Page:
Getting to know - Pablo Costas Sánchez
Welcome to another edition in our Getting to Know Us series. Getting to know us consists of articles and interviews about a wide variety of people in our ecosystem, with the main goal of making their work with BEAM technologies visible. Some have been around a long time, while others may seem new to you, but they all share a love for this ecosystem. If you know of interesting work that deserves more visibility, let us know at firstname.lastname@example.org!
Pablo Costas Sánchez is a Software Engineer deeply interested in creating, maintaining, and shipping distributed software. His biggest contribution has been extending one of the most powerful Property-Based Testing tools out there, PropEr, with parallel and distributed execution. He is currently one of the organizers of SpawnFest and an active member of our Foundation. Today we get to know him.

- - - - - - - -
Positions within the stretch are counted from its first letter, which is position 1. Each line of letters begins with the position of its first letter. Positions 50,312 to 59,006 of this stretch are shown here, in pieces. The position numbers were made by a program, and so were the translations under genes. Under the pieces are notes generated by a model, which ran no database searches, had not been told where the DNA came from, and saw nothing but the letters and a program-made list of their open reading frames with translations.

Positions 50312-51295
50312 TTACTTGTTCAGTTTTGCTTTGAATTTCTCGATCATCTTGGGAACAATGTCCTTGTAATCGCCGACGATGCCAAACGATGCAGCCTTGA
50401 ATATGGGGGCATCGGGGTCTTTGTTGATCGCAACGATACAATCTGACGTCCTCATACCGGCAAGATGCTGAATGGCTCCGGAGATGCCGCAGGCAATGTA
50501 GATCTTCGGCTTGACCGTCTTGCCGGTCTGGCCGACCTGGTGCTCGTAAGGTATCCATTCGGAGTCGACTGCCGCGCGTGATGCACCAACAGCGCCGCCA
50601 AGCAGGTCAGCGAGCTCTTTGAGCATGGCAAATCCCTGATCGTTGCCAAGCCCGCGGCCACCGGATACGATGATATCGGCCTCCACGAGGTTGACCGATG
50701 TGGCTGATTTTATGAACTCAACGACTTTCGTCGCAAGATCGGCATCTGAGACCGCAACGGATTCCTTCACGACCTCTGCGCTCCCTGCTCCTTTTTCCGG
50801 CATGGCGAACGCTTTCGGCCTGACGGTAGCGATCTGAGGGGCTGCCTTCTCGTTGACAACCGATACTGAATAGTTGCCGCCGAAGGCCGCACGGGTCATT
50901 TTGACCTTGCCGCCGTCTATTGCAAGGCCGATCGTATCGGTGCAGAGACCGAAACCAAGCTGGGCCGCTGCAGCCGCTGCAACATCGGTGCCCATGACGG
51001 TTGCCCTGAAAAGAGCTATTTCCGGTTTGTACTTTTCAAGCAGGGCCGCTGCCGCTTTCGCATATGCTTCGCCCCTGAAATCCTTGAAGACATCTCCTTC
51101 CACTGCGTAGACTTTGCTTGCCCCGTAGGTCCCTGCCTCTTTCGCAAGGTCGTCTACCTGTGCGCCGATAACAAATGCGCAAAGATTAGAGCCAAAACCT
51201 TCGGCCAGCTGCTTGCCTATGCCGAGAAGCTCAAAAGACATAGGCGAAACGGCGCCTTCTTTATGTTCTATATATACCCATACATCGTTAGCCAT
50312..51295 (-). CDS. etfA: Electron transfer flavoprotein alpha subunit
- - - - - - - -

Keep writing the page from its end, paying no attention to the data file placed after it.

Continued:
How did you decide to learn programming and what were your first steps on it?
I was always a nerdy kid to be honest. In my childhood I loved video games, especially World of Warcraft, and I decided that I wanted to host a server myself so that some friends and I could change aspects in the game. To do that you have to know a bit of C++. I was 15 years old or so and I did not know about programming at all. I really liked this experience and I wanted to further my knowledge in the area.
When did you meet the BEAM ecosystem and how did you decide to learn Erlang and Elixir?
In our second year at University, if I recall correctly, we were introduced to more programming languages. We have a course focused on Java and covered some functional programming concepts using OCaml on another. There was also another course on concurrency and parallelism which involved using C and working with threads, along with its challenges and complexities. As part of our coursework, we also had to complete an assignment using Erlang.